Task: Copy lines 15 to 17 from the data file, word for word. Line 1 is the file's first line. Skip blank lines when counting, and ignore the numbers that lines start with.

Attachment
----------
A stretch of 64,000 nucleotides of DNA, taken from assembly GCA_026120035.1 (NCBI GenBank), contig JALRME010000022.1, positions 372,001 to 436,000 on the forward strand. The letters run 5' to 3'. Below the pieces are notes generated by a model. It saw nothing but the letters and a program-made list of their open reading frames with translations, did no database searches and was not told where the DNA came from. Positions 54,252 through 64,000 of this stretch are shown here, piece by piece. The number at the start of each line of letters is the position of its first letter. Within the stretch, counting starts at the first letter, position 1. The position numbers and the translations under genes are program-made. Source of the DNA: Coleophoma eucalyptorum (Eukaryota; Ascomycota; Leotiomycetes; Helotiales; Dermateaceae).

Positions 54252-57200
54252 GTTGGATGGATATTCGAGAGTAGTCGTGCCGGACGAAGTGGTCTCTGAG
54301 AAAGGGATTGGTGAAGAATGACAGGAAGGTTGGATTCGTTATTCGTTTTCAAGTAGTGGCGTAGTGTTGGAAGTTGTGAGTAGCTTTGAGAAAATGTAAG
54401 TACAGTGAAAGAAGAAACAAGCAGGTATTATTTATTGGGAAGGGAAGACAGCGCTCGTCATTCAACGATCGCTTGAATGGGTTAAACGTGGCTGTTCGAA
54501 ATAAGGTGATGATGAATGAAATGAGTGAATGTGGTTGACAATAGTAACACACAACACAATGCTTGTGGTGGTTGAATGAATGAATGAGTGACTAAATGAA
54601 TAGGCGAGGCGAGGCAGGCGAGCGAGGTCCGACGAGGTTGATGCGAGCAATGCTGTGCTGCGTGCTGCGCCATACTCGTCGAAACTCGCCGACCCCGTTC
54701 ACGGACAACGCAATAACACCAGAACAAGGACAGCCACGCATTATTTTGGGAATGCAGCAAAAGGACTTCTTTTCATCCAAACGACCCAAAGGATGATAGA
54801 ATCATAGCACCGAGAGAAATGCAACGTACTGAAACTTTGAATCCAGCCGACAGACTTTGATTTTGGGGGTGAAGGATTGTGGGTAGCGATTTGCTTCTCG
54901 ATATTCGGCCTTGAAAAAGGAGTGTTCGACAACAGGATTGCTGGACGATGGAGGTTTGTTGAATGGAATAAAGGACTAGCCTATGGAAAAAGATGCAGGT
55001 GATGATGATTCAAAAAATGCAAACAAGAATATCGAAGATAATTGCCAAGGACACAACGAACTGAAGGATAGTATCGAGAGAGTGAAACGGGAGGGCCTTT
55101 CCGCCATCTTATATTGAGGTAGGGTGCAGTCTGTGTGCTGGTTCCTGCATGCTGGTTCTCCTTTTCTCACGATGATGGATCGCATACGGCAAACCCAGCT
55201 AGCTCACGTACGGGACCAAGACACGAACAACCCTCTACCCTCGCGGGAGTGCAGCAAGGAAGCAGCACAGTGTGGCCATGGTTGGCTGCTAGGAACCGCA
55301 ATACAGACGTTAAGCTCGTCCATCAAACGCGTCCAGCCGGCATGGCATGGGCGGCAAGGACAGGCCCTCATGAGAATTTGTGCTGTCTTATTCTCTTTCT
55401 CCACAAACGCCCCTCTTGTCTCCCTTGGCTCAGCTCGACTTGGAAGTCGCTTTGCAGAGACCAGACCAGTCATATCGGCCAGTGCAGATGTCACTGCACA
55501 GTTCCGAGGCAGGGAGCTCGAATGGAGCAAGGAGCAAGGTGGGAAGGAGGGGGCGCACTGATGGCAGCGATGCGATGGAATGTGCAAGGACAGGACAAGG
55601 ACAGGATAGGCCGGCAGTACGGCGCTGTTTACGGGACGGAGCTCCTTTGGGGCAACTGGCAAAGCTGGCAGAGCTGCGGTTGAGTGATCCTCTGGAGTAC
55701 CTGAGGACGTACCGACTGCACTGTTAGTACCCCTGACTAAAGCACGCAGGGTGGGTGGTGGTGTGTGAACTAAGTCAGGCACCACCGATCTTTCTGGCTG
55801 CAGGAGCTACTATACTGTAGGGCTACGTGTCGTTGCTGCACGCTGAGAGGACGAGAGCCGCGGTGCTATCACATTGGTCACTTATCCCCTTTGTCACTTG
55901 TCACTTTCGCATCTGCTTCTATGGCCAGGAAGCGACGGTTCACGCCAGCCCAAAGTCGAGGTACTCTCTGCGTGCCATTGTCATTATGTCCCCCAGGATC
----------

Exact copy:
55401 CCACAAACGCCCCTCTTGTCTCCCTTGGCTCAGCTCGACTTGGAAGTCGCTTTGCAGAGACCAGACCAGTCATATCGGCCAGTGCAGATGTCACTGCACA
55501 GTTCCGAGGCAGGGAGCTCGAATGGAGCAAGGAGCAAGGTGGGAAGGAGGGGGCGCACTGATGGCAGCGATGCGATGGAATGTGCAAGGACAGGACAAGG
55601 ACAGGATAGGCCGGCAGTACGGCGCTGTTTACGGGACGGAGCTCCTTTGGGGCAACTGGCAAAGCTGGCAGAGCTGCGGTTGAGTGATCCTCTGGAGTAC